Also known as El Camino Primitivo or La Ruta del Interior. Many pilgrims left the Camino Francés at León and travelled 121 km north to visit the Cámara Santa (Holy Chamber) in Oviedo Cathedral. Extra indulgences were thus gained. Quien va a Santiago y no al Salvador, visita al criado y deja al Señor (“Whoever goes to Saint James and not to the Saviour, visits the servant and misses the Master.”) The primitive route was the shortest viable route to regain the Camino Francés to Santiago.
The Route. El Camino Primitivo takes a direct route from Oviedo to Lugo and onto Melide, which lies on the Camino Francés. There is a fair percentage of road walking although probably not much more than on the Camino Francés.
From Oviedo the route passes through: Grado, Cornellana, Salas, Tineo, via Pola de Allande or the “Hospitalles” route to Berducedo, Grandas de Salime, Fonsagrada, Cadavo Baleira, Castroverde, Lugo, San Román, Ferreira, As Seixas and on to Melide.
In places, there is new road building that occasionally impinges on the Camino; it is therefore difficult to make sure that the Confraternity guides always reflect this accurately.
A suitable point for leaving the coastal route and going to Oviedo is Villaviciosa. This gives the opportunity to visit the monastery at Valdediós and make use of the Albergue de Peregrinos at La Vega de Sariego.
Distances. Villaviciosa to Oviedo 47 km, Oviedo to Lugo 220 km approximately (shorter via Hospitales route), Lugo to Melide 50 km and Melide to Santiago 53 km.
Terrain. It is a hard route through the mountains with a great deal of climbing and descending, but mainly on well-made paths. There is also a fair amount of road walking, especially between Villaviciosa and Oviedo and after Lugo. There are some fantastic views if the weather is kind.
Waymarking. This is good overall.
Weather/When to go. The weather can be harsh, even in summer, damp and cold. As in all high regions it can change very quickly. You can have many superb days of sunshine with magnificent views, you can also be shrouded in damp mist for the whole day and become wet through and miserable. You should really have had some other hill walking experience before going this way. It would be wise to restrict yourself to the summer months if you are contemplating taking the high-level option. This route is very popular in July and August.
Accommodation. There are Albergues de Peregrinos at: Sebrayo (before Villaviciosa), Valdediós, La Vega de Sariego, Oviedo, Escamplero, Villapañada (5 km after Grado), Cornellana, Salas, Bodenaya, Tineo, Borres, Berducedo, La Mesa, Grandas de Salime, Padron (2 km after Fonsagrada) Cádavo Baleira, Castroverde, Lugo, San Román da Retorta, Ponte Ferreira, As Seixas and then onto the Camino Francés. Details of the albergues along with hostales and pensiones are in the CSJ Guide. There is private accommodation at one or two points once Galicia is reached, since the towns and villages are quite small, it is well worth phoning ahead to book accommodation.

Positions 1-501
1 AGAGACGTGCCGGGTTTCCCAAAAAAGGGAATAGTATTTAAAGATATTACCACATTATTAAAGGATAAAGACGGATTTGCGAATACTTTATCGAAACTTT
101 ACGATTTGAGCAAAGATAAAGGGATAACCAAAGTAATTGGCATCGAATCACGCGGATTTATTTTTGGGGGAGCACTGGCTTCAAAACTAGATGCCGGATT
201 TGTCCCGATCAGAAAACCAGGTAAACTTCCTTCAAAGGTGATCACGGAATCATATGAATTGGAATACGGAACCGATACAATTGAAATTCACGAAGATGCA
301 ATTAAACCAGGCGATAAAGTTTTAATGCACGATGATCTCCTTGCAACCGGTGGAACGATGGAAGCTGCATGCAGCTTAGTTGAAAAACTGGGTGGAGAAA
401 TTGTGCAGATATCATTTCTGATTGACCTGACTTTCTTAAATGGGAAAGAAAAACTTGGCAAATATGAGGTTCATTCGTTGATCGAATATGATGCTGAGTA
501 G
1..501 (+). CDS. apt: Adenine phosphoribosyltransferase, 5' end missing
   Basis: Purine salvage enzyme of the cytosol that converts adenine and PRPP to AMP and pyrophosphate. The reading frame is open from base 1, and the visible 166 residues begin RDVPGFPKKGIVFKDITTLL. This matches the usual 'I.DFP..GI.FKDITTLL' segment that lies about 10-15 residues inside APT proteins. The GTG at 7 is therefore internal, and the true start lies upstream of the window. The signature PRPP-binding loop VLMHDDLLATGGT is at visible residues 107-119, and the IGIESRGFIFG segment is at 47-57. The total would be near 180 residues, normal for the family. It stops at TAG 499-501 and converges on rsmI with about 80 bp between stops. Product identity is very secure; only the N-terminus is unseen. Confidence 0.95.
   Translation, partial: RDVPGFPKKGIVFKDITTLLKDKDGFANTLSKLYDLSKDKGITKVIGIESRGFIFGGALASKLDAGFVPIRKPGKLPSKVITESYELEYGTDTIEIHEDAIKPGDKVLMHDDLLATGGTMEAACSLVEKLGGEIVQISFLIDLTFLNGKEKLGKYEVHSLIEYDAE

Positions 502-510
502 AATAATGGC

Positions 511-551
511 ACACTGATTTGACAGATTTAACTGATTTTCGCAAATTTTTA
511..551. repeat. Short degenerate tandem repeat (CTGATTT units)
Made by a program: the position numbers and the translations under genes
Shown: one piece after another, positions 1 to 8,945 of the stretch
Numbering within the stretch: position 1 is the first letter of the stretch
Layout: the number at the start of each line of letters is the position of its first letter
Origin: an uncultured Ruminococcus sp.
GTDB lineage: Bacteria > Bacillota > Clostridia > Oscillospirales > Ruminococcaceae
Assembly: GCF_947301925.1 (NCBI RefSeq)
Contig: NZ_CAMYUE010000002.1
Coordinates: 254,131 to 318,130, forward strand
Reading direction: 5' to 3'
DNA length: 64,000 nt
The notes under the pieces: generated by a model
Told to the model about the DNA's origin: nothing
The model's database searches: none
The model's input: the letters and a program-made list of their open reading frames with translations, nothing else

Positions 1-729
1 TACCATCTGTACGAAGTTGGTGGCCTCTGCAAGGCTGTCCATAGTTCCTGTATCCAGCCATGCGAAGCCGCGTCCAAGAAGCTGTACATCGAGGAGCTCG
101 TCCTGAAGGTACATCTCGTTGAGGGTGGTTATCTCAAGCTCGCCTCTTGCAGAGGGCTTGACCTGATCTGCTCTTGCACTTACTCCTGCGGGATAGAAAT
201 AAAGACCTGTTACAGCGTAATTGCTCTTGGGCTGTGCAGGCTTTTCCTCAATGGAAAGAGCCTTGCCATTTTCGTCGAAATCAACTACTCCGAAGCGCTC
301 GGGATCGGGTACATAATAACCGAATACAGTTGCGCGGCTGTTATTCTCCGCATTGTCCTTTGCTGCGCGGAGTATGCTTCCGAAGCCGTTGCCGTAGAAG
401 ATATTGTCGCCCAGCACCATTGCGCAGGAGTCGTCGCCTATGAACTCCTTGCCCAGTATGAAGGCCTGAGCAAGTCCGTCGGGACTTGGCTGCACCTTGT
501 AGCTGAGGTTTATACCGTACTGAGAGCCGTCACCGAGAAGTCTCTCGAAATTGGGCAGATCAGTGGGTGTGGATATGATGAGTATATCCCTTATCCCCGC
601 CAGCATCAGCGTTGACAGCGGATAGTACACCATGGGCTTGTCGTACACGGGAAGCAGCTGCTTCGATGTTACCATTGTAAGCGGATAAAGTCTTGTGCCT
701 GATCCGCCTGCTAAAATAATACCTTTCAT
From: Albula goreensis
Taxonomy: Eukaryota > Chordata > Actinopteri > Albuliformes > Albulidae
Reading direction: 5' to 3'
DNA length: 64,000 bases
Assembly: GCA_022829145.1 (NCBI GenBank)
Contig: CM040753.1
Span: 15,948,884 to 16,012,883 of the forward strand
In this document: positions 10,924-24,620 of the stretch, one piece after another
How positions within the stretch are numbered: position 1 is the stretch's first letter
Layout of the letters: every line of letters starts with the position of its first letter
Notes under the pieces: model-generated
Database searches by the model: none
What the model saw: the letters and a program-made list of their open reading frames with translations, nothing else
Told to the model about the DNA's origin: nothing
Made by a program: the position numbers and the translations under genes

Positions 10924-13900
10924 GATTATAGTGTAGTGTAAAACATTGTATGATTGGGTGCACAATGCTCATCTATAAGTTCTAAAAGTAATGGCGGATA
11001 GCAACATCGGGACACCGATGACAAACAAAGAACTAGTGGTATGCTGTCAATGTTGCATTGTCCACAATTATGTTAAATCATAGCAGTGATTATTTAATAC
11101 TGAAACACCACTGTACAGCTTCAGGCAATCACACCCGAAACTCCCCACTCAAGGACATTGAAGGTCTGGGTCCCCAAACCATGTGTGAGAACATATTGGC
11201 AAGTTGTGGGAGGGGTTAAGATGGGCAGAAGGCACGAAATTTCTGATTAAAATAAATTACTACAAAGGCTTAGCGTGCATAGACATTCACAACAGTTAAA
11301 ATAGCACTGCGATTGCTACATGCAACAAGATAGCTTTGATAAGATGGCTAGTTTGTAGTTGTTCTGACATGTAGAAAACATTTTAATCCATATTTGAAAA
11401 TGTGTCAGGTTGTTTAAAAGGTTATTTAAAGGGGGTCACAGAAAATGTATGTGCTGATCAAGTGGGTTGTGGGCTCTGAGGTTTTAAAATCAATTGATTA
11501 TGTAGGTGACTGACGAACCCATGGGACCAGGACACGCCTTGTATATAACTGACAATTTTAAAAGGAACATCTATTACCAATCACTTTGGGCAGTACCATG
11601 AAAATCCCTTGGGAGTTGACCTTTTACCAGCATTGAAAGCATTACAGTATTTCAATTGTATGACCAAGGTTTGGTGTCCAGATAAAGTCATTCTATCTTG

What to see. Oviedo: Cathedral, Cámara Santa, the three pre-Romanesque churches on the outskirts (San Julián de los Prados, Santa Maria del Naranco and San Miguel de Lillo). The ruined monasteries at Cornellana and Obona, old pilgrim hospital and the dolmen at Montouto. Mountain scenery which is quite dramatic at times, especially near Grandas de Salime.
- Los Caminos del Norte, F: Camino Primitivo, Villaviciosa – Oviedo – Lugo – Melide. (Pilgrim Guides to Spain # 4). Chris Lennie and Eric Walker. Confraternity of Saint James, 2013. Detailed route description and accommodation. £5.00. Available from our online shop.
- The Northern Caminos Cicerone Guide by Laura Perazzoli and Dave Whitson 2015 318pp, colour maps throughout, colour photos, 172 x 116 mm, paperback, £15.95, ISBN:9781852847944. This guide to the Northern Caminos describes the 300 km Camino Primitivo (Villaviciosa – Melide), as well as well as its final sections after it leads into the Camino Francs to continue its journey in Santiago de Compostela and from there, if required, on to Finisterre (84 km) and/or Muxa (29 km more). It provides route-finding instructions, information on accommodation, services, some background information and places of interest and basic maps from the Spanish IGN (Instituto Geografico Nacional) at a scale of 1;50,000 (1 km = 2 cm). Available from our online shop.
Pictures. For pictures of the Camino Primitivo, visit the Pictures Pages of the Camino.
Discussion Forum. Visit the Camino de Santiago Forum to join in the current conversation.
Cyclists. Perfectly feasible for normal touring cycle, the road surfaces are generally good and although many of the roads are narrow the traffic in most places is quite light. Some of the off-road sections can be taken by mountain bikes although. restraint should be exercised to avoid damaging the tracks and causing annoyance to pilgrims travelling on foot.
What’s it like? Although it is a comparatively hard route there are sufficient compensations in the scenery and the experience of travelling through relatively remote areas to make it worthwhile.
Spanish. There is no doubt that a reasonable grasp of the language essentials will enhance the experience.
Update Chris Lennie, May 2015